SML '97 Types and Type Checking

Type Checking

Value Polymorphism


The interaction between polymorphism and side-effects has always been a troublesome problem for ML. Here is an example of a program illustrating the danger:
    val r = ref(fn x => x);
    r := (fn x => x+1);
    !r true;

Under the basic rules of ML type inference (Hindley-Milner type inference), we would give the local variable r the polymorphic type

    r: ('a -> 'a) ref
Then in the body of the let declaration the type of the first occurrence of r could be instantiated as (int -> int) ref, while the second occurrence could have the type (bool -> bool) ref. This typing is clearly unsound, since it allows a function on integers to be applied to a boolean value.

More generally, what is going on here is that a mutable value (here a ref cell) is given a polymorphic type. This allows the type of the mutable value to be instantiated differently at a point where the contents are updated and where they are fetched, with the consequence that the value stored and retrieved changes type in the process. The ref cell is acting as a communication channel between two points in the program which do not agree on the type of the value being communicated.

Besides ref cells and arrays, another mechanism that can serve as communication channel between statically unconnected parts of a program are first-class continuations. These can give rise to the same sort of type unsoundness illustrated above.

This example shows that the normal rule for introducing polymorphism for let-bound variables that suffices for purely functional languages is not adaquate in a language like ML with side effects. Somehow the rule for typing let-bound variables has to be restricted to prevent this unsoundness. SML '90 solved this problem by introducing a special, restricted form of polymorphism expressed through "imperative types". An imperative type was a polymorphic type whose bound type variable was of a special form, called an imperative type variable, distinguished by an initial underscore in the type variable name, for example '_a.

The imperative types were associated with certain primitive functions. The type of ref was an imperative type:

    ref: '_a -> '_a ref
The imperative attribute of a type variable was propagated by substitution during type checking, so the expression ref(fn x => x) would have the typing
    ref(fn x => x)  : ('_b -> '_b) ref
where the imperative type variable '_b is free, not quantified. Thus the effect of imperative type variables was to limit the introduction of polymorphism. In a value declaration, free imperative type variables could only be generalized (i.e. transformed into bound type variables of a polymorphic type) if the expression on the right hand side of the declaration was "nonexpansive", meaning that it was a function expression (i.e. a lambda abstraction). Thus typing the declaration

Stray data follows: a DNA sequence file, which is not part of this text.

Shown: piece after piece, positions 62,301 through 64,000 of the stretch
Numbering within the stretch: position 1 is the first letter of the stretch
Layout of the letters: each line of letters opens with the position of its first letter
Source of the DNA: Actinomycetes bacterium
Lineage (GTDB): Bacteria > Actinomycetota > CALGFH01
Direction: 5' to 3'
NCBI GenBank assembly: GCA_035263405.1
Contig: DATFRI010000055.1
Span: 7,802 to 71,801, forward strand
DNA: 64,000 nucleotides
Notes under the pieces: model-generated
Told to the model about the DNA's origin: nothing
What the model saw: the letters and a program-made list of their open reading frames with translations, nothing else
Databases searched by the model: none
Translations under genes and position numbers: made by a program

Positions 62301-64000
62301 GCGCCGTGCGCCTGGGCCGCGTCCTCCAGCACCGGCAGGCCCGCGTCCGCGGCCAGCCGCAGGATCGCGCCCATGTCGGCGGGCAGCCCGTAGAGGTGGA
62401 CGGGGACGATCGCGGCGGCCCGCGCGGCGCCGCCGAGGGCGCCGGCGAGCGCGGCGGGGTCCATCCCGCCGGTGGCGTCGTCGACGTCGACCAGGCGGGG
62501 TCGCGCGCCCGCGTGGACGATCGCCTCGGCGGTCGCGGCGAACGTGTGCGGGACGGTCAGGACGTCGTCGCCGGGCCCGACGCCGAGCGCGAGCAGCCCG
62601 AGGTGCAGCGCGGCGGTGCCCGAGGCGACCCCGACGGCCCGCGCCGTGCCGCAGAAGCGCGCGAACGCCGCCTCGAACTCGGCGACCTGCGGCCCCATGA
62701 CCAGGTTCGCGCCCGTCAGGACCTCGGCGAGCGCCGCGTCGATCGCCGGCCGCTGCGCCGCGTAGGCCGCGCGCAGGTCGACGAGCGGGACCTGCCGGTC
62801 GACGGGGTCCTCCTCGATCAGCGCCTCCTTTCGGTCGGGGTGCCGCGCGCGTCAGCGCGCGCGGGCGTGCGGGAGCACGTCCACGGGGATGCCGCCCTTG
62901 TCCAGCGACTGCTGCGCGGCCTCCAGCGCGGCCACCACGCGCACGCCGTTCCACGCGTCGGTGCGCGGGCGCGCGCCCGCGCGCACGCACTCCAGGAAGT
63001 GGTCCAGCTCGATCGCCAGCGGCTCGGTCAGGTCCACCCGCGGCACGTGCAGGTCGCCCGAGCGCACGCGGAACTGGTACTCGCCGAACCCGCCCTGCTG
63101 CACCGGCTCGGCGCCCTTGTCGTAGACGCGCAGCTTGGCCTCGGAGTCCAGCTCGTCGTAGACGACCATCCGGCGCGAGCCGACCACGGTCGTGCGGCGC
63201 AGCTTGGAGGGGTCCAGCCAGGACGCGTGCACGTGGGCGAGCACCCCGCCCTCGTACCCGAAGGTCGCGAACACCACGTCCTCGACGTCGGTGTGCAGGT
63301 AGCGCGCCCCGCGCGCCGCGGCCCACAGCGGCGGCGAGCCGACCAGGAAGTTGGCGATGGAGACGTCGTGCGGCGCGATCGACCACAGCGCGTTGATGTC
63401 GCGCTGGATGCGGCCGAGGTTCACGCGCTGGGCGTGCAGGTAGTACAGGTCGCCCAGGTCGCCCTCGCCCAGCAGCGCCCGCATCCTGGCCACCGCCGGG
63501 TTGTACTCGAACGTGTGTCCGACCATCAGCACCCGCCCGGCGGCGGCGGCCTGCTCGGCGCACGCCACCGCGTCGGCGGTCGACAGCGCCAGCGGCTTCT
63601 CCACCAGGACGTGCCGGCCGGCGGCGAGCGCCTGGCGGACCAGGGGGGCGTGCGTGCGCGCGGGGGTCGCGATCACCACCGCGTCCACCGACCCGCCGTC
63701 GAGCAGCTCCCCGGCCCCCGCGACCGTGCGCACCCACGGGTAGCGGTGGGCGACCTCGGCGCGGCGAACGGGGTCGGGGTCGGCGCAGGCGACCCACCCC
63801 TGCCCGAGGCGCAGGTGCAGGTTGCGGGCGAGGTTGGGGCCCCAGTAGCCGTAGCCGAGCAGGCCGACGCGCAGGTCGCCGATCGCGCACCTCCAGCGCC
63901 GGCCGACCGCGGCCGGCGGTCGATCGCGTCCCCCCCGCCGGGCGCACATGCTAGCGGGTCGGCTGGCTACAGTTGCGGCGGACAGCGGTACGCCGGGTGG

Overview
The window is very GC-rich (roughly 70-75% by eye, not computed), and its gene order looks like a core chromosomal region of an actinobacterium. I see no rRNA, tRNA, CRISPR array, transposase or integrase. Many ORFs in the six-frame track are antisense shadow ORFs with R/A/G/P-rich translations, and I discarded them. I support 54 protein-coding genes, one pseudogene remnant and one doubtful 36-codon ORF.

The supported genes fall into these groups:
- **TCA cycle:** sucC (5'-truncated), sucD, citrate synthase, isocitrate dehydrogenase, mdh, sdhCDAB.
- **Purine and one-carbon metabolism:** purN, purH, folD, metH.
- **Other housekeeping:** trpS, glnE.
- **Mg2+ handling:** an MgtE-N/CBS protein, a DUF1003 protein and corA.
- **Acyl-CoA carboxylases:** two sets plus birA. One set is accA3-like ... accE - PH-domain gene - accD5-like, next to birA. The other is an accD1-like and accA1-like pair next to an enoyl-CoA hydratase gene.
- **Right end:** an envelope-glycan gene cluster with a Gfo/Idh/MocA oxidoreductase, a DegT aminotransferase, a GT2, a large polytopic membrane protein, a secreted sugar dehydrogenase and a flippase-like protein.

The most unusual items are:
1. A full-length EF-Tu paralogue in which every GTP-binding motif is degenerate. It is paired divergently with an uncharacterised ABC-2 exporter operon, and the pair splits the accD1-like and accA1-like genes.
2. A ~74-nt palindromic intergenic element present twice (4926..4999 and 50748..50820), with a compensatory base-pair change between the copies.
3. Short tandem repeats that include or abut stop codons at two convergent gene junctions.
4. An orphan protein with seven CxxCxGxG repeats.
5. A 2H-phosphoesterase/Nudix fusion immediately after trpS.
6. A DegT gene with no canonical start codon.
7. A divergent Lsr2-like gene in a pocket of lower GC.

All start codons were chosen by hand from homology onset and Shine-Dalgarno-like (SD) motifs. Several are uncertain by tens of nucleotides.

val y = ref(fn x => x);
would yield a nonpolymorphic type ('_X -> '_X) ref for y containing a free imperative type variable '_X. If the declaration is at top level this would cause an error message, indicating that the imperative type variable '_X could not be generalized, because ref(fn x => x) is a function application, and therefore expansive.

In SML/NJ, the notions of imperative type variables and nonexpansive expressions were refined into a system of "weak" type variables with different degrees of weakness indicated by a leading integer in the type variable name, e.g. '1a, '2b. This scheme moderately entended the power of the type system by allowing the types of certain expansive expressions to be generalized (e.g. partial application of some polymorphic curried functions). The drawbacks of both the imperative type and the related weak type schemes were that they required a special kind of type variable and were relatively complicated and hard to explain to novices (especially SML/NJ's weak types).

Another major problem was that imperative types would infect interfaces. That is, a given signature might be have semantically equivalent implementations written in two different styles, one functional and the other using imperative features. The types of the components in the functional implementation would be normal polymorphic types. However, even though their behavior was equivalent, the types of the corresponding components of the imperative implementation might be imperative polymorphic types, because of the conservative character of the restriction. For example, here are two equivalent implementations of the identity function:

    fun idFun x = x
    idFun : 'a -> 'a

    fun idImp x = !(ref x)
    idImp : '_a -> '_a
A single signature that is meant to describe the common interface of both implementations must therefore specify the imperative type. If the imperative version is introduced after the functional version already existed, it becomes necessary to go back and revise the earlier signature to change polymorphic types to imperative types.